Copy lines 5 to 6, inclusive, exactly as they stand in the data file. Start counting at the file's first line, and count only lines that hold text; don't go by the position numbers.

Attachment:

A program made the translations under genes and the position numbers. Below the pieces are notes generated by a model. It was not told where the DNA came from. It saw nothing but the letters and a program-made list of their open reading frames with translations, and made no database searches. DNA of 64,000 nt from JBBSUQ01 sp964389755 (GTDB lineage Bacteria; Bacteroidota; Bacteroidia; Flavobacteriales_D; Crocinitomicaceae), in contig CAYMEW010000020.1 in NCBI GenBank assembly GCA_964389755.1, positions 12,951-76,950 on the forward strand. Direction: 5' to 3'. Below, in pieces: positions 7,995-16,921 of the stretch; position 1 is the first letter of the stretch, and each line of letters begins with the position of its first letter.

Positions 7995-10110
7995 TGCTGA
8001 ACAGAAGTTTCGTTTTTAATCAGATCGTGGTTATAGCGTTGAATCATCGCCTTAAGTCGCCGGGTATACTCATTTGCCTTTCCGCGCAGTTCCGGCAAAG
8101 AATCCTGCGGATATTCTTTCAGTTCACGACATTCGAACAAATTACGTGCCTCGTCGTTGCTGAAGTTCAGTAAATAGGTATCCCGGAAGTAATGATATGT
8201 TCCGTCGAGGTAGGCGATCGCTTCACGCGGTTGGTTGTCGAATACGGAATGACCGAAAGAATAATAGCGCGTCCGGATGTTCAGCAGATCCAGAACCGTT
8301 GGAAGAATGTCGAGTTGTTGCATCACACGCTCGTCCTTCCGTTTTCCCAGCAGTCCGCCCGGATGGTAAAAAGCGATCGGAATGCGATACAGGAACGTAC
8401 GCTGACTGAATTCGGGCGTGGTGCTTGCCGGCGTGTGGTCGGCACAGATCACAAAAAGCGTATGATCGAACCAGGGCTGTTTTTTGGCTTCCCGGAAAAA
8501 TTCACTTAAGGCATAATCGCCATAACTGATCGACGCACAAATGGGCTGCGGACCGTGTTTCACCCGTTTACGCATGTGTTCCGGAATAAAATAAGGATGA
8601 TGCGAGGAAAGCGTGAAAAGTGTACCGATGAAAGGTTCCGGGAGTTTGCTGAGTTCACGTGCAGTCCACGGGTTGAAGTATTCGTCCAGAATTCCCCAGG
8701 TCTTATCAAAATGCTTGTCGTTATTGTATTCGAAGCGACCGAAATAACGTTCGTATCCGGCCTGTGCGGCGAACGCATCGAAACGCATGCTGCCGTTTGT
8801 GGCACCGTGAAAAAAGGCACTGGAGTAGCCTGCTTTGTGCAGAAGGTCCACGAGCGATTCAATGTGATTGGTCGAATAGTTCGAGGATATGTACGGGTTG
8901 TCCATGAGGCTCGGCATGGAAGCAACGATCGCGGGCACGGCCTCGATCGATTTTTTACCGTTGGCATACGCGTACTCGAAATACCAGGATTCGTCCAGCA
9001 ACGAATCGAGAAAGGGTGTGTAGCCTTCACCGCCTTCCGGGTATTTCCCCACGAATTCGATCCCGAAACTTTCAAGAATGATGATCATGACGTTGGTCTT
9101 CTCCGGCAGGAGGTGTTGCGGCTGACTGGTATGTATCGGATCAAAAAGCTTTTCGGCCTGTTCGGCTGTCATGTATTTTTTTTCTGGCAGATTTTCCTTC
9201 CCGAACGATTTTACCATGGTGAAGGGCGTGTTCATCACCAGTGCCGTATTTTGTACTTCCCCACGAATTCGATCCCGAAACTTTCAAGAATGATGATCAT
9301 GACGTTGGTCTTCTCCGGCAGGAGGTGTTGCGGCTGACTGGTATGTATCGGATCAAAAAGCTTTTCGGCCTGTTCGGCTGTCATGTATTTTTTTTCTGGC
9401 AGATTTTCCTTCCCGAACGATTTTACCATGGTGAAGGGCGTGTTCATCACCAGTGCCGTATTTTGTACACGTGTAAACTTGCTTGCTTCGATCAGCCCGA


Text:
8101 AATCCTGCGGATATTCTTTCAGTTCACGACATTCGAACAAATTACGTGCCTCGTCGTTGCTGAAGTTCAGTAAATAGGTATCCCGGAAGTAATGATATGT
8201 TCCGTCGAGGTAGGCGATCGCTTCACGCGGTTGGTTGTCGAATACGGAATGACCGAAAGAATAATAGCGCGTCCGGATGTTCAGCAGATCCAGAACCGTT